Wednesday, June 6, 2012

Ray Bradbury (8/22/1920 - 6/5/2012...)

“Some people turn sad awfully young. No special reason, it seems, but they seem almost to be born that way. They bruise easier, tire faster, cry quicker, remember longer and, as I say, get sadder younger than anyone else in the world. I know, for I'm one of them.” 

― Ray Bradbury, Dandelion Wine


"I'm not afraid of machines," he told Writer's Digest in 1976. "I don't think the robots are taking over. I think the men who play with toys have taken over. And if we don't take the toys out of their hands, we're fools."

- Ray Bradbury quote found here  (U.S.A. Today, death notice)


Throughout his life, Bradbury liked to recount the story of meeting a carnival magician, Mr. Electrico, in 1932. At the end of his performance Electrico reached out to the twelve-year-old Bradbury, touched the boy with his sword, and commanded, Live forever! Bradbury later said, "I decided that was the greatest idea I had ever heard. I started writing every day. I never stopped."

- Via the notice on


"I memorized all of “John Carter” and “Tarzan,” and sat on my grandparents’ front lawn repeating the stories to anyone who would sit and listen. I would go out to that lawn on summer nights and reach up to the red light of Mars and say, “Take me home!” I yearned to fly away and land there in the strange dusts that blew over dead-sea bottoms toward the ancient cities.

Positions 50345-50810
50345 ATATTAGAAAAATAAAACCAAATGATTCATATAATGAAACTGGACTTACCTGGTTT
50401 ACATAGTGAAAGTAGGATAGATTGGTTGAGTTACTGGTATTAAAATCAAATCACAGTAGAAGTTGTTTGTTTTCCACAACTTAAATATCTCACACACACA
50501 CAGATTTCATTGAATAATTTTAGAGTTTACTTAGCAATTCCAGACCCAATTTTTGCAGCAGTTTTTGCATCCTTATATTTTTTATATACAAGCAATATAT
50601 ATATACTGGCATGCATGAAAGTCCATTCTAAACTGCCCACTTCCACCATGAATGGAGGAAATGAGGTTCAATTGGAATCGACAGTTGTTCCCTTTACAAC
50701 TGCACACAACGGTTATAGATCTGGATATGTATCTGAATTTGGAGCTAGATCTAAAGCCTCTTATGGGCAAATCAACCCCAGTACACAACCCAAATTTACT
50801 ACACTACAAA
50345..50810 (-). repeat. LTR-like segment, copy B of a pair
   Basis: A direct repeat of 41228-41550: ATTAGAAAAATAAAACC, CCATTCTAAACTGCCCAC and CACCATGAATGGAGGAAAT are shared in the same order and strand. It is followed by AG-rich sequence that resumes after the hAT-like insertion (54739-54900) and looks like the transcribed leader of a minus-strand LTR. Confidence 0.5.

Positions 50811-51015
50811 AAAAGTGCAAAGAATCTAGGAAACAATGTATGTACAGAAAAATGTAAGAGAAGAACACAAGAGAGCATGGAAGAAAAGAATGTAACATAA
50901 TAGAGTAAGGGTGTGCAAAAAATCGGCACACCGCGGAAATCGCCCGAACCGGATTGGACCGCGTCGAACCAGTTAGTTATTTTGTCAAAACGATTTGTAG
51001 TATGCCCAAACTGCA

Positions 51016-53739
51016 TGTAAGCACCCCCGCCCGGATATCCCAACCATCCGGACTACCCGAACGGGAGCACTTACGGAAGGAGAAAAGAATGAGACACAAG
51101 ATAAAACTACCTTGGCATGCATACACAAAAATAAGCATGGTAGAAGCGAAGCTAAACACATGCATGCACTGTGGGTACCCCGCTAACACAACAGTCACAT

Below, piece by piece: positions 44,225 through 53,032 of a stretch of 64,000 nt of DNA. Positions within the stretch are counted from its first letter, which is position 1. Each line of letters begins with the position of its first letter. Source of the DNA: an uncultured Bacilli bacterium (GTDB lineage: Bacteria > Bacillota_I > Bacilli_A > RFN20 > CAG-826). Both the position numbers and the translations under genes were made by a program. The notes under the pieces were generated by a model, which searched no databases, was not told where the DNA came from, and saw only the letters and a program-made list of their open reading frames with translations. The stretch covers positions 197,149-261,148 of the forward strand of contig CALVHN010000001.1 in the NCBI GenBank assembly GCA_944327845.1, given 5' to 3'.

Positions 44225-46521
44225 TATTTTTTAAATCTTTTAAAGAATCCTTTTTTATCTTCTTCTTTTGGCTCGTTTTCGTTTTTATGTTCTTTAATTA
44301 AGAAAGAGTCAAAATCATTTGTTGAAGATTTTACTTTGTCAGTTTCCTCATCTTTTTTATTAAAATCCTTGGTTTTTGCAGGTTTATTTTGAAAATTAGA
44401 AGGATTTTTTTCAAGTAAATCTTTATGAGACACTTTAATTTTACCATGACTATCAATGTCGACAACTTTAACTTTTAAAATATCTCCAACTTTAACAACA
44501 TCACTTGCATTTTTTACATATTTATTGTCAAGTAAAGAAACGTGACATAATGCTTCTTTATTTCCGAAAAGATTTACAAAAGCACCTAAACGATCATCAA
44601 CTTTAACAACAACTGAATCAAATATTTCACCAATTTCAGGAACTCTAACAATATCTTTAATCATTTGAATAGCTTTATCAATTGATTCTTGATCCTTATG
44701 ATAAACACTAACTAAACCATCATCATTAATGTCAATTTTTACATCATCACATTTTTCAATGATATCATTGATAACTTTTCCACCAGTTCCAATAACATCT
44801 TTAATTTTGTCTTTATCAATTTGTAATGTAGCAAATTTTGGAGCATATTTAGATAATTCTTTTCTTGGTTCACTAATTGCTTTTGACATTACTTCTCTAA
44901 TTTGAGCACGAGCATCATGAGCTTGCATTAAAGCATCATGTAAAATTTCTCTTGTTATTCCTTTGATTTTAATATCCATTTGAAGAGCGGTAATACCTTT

While I remained earthbound, I would time-travel, listening to the grownups, who on warm nights gathered outside on the lawns and porches to talk and reminisce. At the end of the Fourth of July, after the uncles had their cigars and philosophical discussions, and the aunts, nephews, and cousins had their ice-cream cones or lemonade, and we’d exhausted all the fireworks, it was the special time, the sad time, the time of beauty. It was the time of the fire balloons."

- Excerpt from Bradbury's New Yorker essay dated June 4, 2012


Ray Bradbury passed yesterday at the ripe old age of 91. But if ever there was a human embodiment of immortality, he was surely it. I've posted a video of Bradbury discussing his 
amazing and always timely "Farenheit 451", which can stand as its own tribute to the timeless vitality of this beautiful man, found here, on my Other Blog.

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